After hitting first Blue Jays home run on rehab stint, how does Joey Votto fit into the club’s plans?

Do the Jays have a spot for Votto on the roster as of this moment?
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Baltimore Orioles Toronto Blue Jays / Julio Aguilar/GettyImages

For Toronto Blue Jays fans that have longed for the arrival of the legendary Joey Votto to become the potential saviour for the club, that time may actually be coming soon. In his recent rehab assignment with the Dunedin Blue Jays, he showed what he could potentially bring to the often offensively-challenged big league team by belting his first Blue Jays home run on the year (excluding his blast from spring training).

In eight games with Dunedin in his rehab stint so far, Votto has registered 5 hits with a pair of doubles, a home run, 4 RBI, 4 walks and 6 strikeouts for a .238 batting average and .861 OPS. He appears all but ready to join the Jays any time now, but how will he fit into the team’s current plans?

If the Jays truly believe that they have one last push left in them to get themselves back into contention after taking two of three from the AL West division-leading Seattle Mariners this past weekend, getting Votto into their lineup could actually make a difference. Not only will he be able to inject some power and offense into the lineup from the left side of the plate, he will be able to bring some valuable veteran experience and leadership to help boost the motivation and morale of the team as well. After all, Votto did manage to hit 14 home runs and drove in 38 runs in just 65 games played with the Cincinnati Reds last season, so his production could still be relevant. In addition, he would be the perfect platoon with the right-handed hitting Justin Turner in the designated hitter position, as well as being a playable backup to the first base position.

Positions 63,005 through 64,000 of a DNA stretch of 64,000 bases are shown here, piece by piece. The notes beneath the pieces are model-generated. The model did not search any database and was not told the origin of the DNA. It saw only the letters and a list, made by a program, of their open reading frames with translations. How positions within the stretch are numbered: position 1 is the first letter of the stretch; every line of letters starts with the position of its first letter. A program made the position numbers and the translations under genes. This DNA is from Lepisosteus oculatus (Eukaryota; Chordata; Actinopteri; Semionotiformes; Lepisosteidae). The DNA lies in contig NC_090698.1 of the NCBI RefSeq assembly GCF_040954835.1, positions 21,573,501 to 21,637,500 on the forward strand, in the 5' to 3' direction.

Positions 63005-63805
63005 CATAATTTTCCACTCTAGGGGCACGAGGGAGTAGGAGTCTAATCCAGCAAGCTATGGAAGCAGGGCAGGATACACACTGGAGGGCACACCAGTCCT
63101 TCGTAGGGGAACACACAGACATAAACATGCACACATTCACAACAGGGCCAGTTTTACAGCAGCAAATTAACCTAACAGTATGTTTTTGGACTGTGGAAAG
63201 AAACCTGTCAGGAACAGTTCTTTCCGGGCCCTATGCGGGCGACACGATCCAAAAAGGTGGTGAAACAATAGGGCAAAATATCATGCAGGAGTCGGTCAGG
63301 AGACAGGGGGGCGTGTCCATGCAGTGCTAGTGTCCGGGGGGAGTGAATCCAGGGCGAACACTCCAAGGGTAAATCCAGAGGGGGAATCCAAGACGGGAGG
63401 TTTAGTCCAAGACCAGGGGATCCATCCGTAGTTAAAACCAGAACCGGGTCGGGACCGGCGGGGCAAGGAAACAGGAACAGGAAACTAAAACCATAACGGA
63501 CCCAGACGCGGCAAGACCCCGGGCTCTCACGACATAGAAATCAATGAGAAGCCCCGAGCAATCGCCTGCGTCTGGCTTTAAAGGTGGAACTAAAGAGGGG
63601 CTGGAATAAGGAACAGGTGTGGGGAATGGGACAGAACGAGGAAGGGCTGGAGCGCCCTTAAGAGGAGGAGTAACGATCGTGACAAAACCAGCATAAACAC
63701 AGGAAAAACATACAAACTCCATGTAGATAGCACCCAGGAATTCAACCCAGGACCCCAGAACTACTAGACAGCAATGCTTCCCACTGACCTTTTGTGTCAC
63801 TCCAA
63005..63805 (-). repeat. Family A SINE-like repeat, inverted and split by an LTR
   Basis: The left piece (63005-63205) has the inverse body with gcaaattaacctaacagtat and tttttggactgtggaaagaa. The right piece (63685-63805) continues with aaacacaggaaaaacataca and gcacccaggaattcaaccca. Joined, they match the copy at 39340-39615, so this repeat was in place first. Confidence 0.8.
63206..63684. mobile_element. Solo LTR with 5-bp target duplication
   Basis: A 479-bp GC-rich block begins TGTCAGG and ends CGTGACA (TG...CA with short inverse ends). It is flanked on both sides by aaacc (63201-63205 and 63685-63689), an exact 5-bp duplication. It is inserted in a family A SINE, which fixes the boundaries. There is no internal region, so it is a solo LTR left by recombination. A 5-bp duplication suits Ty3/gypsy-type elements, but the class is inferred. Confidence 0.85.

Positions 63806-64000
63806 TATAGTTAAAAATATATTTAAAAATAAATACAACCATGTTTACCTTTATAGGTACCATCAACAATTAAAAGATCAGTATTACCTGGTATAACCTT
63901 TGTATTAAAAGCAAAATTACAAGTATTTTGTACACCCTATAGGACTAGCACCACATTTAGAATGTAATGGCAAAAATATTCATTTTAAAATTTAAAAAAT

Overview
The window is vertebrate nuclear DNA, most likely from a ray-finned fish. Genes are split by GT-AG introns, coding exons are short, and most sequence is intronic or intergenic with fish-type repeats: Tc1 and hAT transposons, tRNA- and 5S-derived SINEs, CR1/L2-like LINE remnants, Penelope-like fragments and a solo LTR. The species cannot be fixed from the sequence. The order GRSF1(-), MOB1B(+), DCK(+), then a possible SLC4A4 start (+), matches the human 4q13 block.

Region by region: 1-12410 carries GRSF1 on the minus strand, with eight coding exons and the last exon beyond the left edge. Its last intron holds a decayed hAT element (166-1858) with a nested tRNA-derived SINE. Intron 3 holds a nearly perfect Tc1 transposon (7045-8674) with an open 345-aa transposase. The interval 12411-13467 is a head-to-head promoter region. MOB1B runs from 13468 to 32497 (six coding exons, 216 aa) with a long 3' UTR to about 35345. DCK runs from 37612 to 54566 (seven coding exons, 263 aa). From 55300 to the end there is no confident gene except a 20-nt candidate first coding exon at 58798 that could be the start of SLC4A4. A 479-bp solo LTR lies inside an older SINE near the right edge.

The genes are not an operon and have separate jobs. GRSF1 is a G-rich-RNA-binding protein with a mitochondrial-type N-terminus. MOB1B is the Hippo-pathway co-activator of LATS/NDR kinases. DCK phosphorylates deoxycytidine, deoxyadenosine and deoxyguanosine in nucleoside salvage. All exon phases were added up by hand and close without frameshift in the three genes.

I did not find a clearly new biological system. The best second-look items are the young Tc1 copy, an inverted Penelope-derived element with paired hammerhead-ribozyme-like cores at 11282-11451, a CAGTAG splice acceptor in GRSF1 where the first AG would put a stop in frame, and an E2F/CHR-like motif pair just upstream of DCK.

On the other hand, if the Jays have already considered 2024 a lost season and will be sellers at the trade deadline, then there wouldn’t be any point having Votto in the starting lineup. Because that playing time should go to the kids instead to see what they have going forward in the organization. However, Votto could still be useful in the clubhouse as a bench player to act as a mentor to help guide the younger Jays on their game. That would be similar to the role that Omar Vizquel played back in 2012 with the Jays, and in due time the growing core became contenders once again a few years later.

So in one way or another, Votto should be able to provide some value to the Jays, whether on the field or in the clubhouse. But to make the feel-good story of him coming home complete, the Jays should make sure he joins the big league team in some capacity before he ultimately calls it a career.